Published on in Vol 23 , No 11 (2021) :November

Preprints (earlier versions) of this paper are available at https://preprints.jmir.org/preprint/30042, first published .
Use of Patient-Reported Outcome Measures and Patient-Reported Experience Measures Within Evaluation Studies of Telemedicine Applications: Systematic Review

Use of Patient-Reported Outcome Measures and Patient-Reported Experience Measures Within Evaluation Studies of Telemedicine Applications: Systematic Review

Use of Patient-Reported Outcome Measures and Patient-Reported Experience Measures Within Evaluation Studies of Telemedicine Applications: Systematic Review

Review

1Center for Evidence-Based Healthcare, University Hospital Carl Gustav Carus, Carl Gustav Carus Faculty of Medicine, Technische Universität Dresden, Dresden, Germany

2Comprehensive Pain Center, University Hospital Carl Gustav Carus Dresden, Dresden, Germany

Corresponding Author:

Andreas Knapp, MSc

Center for Evidence-Based Healthcare

University Hospital Carl Gustav Carus, Carl Gustav Carus Faculty of Medicine

Technische Universität Dresden

Fetscherstrasse 74

Dresden, 01307

Germany

Phone: 49 3514585665

Email: andreas.knapp@uniklinikum-dresden.de


Background: With the rise of digital health technologies and telemedicine, the need for evidence-based evaluation is growing. Patient-reported outcome measures (PROMs) and patient-reported experience measures (PREMs) are recommended as an essential part of the evaluation of telemedicine. For the first time, a systematic review has been conducted to investigate the use of PROMs and PREMs in the evaluation studies of telemedicine covering all application types and medical purposes.

Objective: This study investigates the following research questions: in which scenarios are PROMs and PREMs collected for evaluation purposes, which PROM and PREM outcome domains have been covered and how often, which outcome measurement instruments have been used and how often, does the selection and quantity of PROMs and PREMs differ between study types and application types, and has the use of PROMs and PREMs changed over time.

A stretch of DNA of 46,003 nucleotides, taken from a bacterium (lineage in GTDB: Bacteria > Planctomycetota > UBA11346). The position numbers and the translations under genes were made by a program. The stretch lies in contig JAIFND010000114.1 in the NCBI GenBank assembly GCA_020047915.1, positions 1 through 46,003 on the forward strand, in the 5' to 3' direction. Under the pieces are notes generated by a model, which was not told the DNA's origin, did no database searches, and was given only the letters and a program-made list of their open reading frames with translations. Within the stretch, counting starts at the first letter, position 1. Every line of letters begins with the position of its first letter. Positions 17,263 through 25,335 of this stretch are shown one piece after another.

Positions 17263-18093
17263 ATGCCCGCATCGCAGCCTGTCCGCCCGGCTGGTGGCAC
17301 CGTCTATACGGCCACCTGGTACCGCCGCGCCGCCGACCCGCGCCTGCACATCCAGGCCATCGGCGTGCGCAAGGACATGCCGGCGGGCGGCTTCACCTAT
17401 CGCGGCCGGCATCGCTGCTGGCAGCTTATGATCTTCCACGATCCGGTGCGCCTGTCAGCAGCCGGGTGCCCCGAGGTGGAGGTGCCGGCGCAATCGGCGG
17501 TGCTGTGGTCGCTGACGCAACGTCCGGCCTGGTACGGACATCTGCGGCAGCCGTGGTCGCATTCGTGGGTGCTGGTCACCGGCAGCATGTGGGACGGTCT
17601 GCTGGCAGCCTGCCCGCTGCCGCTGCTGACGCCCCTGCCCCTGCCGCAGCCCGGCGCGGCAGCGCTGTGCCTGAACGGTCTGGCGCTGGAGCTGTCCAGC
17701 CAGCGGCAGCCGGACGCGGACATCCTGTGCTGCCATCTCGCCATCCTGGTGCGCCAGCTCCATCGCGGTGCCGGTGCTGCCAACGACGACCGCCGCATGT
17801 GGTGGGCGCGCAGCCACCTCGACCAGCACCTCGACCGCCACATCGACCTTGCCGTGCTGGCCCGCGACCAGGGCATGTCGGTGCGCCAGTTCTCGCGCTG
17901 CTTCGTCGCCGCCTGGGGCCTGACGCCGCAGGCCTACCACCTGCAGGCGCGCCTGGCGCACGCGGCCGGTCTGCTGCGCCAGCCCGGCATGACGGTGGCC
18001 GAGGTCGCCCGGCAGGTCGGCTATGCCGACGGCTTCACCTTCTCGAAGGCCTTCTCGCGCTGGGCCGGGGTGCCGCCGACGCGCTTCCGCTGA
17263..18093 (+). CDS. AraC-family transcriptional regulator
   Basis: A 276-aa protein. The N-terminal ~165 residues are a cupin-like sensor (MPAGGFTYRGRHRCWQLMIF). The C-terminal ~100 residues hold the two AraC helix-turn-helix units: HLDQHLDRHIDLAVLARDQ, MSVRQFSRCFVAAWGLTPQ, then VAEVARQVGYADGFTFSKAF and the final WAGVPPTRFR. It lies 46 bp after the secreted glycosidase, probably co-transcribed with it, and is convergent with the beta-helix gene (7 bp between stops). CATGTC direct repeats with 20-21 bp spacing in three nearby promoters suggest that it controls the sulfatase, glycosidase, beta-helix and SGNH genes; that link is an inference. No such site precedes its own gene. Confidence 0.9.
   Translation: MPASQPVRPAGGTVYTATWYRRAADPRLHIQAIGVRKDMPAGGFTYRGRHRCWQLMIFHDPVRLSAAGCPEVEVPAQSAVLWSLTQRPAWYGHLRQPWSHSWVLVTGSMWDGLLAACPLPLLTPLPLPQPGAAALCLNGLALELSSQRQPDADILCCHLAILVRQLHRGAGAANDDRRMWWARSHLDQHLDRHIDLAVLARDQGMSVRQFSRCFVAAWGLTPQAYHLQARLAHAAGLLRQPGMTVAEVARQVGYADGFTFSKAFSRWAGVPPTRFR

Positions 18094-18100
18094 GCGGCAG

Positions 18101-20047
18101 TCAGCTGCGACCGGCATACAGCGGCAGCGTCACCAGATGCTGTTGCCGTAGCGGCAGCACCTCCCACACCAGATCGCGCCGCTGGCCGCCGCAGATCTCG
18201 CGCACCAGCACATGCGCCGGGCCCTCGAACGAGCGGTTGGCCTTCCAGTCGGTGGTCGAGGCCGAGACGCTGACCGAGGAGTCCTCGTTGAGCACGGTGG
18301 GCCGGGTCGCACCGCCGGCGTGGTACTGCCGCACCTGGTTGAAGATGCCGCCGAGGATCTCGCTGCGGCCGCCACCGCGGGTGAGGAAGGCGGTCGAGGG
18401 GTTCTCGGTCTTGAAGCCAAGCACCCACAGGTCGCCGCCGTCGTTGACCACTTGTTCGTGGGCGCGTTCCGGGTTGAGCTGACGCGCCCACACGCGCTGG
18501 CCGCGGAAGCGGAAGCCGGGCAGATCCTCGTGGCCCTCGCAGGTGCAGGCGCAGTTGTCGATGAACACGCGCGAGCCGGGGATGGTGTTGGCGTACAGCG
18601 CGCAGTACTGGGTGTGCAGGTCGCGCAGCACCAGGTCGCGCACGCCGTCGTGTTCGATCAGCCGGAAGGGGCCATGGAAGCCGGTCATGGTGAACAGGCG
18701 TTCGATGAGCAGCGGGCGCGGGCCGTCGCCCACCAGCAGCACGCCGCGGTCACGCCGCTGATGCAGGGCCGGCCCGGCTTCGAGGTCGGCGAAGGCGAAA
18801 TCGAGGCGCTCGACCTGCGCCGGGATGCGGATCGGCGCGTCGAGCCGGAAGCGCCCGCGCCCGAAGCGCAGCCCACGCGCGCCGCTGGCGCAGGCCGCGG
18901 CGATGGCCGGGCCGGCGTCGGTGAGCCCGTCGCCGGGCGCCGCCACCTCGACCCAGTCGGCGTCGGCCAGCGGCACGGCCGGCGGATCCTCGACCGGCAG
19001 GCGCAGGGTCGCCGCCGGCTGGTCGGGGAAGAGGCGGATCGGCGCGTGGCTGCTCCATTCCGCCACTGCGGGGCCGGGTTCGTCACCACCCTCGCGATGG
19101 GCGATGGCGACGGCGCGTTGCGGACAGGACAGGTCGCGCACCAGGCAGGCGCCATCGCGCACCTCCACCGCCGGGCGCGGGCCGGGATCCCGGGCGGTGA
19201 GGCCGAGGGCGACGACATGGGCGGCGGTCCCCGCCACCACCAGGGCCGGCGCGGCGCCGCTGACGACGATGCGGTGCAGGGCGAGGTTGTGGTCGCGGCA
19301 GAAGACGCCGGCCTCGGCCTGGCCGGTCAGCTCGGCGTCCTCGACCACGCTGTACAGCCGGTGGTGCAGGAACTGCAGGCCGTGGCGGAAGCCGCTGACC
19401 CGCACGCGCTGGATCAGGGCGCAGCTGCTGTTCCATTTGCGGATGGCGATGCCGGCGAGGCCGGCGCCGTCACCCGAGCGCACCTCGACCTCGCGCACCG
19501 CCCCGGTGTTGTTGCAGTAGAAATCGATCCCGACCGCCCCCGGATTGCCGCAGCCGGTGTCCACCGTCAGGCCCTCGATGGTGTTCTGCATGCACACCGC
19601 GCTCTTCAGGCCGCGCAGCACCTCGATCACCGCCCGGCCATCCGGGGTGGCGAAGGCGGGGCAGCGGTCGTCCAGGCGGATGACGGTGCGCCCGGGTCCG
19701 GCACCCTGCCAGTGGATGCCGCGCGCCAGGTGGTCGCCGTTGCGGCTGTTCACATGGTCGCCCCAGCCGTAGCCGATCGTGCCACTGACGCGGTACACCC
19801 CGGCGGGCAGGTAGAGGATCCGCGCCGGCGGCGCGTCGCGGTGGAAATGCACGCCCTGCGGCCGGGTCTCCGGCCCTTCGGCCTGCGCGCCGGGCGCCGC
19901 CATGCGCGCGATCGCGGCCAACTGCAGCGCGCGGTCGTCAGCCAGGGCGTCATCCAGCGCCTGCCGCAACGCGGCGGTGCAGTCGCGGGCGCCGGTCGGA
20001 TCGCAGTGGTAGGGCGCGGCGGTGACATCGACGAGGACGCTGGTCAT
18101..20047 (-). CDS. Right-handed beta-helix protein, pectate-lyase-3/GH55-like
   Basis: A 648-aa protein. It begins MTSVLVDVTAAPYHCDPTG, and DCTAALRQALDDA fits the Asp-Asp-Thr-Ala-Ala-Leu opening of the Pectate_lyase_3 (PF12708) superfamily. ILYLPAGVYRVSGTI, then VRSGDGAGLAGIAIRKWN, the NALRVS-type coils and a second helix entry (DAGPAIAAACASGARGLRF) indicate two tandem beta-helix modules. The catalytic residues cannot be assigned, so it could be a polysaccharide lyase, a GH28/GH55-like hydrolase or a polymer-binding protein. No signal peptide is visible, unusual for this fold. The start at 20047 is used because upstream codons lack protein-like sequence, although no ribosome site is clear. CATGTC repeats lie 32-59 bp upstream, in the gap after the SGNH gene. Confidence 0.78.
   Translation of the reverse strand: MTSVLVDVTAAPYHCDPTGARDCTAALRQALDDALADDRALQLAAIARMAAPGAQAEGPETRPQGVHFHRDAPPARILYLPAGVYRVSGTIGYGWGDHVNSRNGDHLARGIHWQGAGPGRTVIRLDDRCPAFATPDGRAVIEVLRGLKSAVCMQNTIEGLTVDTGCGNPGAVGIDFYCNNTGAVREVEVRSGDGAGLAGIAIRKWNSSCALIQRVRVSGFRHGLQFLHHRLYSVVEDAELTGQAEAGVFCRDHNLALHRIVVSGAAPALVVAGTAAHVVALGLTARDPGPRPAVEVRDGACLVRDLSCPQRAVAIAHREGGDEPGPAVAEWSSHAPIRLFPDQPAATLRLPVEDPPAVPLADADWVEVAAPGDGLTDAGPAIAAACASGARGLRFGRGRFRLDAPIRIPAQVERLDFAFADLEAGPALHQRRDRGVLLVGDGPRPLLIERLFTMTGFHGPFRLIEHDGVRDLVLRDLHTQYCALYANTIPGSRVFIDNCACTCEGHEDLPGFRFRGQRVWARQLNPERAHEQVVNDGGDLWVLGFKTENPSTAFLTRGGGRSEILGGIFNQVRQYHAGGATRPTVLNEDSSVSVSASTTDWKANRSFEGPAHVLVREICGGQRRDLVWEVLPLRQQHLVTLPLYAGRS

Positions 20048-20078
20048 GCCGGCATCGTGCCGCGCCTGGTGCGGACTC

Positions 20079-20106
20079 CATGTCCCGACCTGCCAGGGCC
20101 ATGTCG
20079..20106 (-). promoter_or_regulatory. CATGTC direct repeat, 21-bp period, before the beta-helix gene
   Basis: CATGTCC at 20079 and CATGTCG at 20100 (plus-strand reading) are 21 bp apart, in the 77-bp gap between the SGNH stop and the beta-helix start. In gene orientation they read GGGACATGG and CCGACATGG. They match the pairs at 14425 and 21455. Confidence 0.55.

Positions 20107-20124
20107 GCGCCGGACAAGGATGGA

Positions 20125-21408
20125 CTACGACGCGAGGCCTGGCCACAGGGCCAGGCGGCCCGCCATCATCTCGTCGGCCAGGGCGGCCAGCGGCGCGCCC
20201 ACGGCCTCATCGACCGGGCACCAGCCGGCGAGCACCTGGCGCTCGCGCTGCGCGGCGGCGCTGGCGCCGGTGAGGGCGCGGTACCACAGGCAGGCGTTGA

Methods: We conducted a systematic literature search of the MEDLINE and Embase databases and included studies published from inception until April 2, 2020. We included studies evaluating telemedicine with patients as the main users; these studies reported PROMs and PREMs within randomized controlled trials, controlled trials, noncontrolled trials, and feasibility trials in English and German.

Results: Of the identified 2671 studies, 303 (11.34%) were included; of the 303 studies, 67 (22.1%) were feasibility studies, 70 (23.1%) were noncontrolled trials, 20 (6.6%) were controlled trials, and 146 (48.2%) were randomized controlled trials. Health-related quality of life (n=310; mean 1.02, SD 1.05), emotional function (n=244; mean 0.81, SD 1.18), and adherence (n=103; mean 0.34, SD 0.53) were the most frequently assessed outcome domains. Self-developed PROMs were used in 21.4% (65/303) of the studies, and self-developed PREMs were used in 22.3% (68/303). PROMs (n=884) were assessed more frequently than PREMs (n=234). As the evidence level of the studies increased, the number of PROMs also increased (τ=−0.45), and the number of PREMs decreased (τ=0.35). Since 2000, not only has the number of studies using PROMs and PREMs increased, but the level of evidence and the number of outcome measurement instruments used have also increased, with the number of PREMs permanently remaining at a lower level.

Conclusions: There have been increasingly more studies, particularly high-evidence studies, which use PROMs and PREMs to evaluate telemedicine. PROMs have been used more frequently than PREMs. With the increasing maturity stage of telemedicine applications and higher evidence level, the use of PROMs increased in line with the recommendations of evaluation guidelines. Health-related quality of life and emotional function were measured in almost all the studies. Simultaneously, health literacy as a precondition for using the application adequately, alongside proper training and guidance, has rarely been reported. Further efforts should be pursued to standardize PROM and PREM collection in evaluation studies of telemedicine.

J Med Internet Res 2021;23(11):e30042

doi:10.2196/30042

Keywords



Background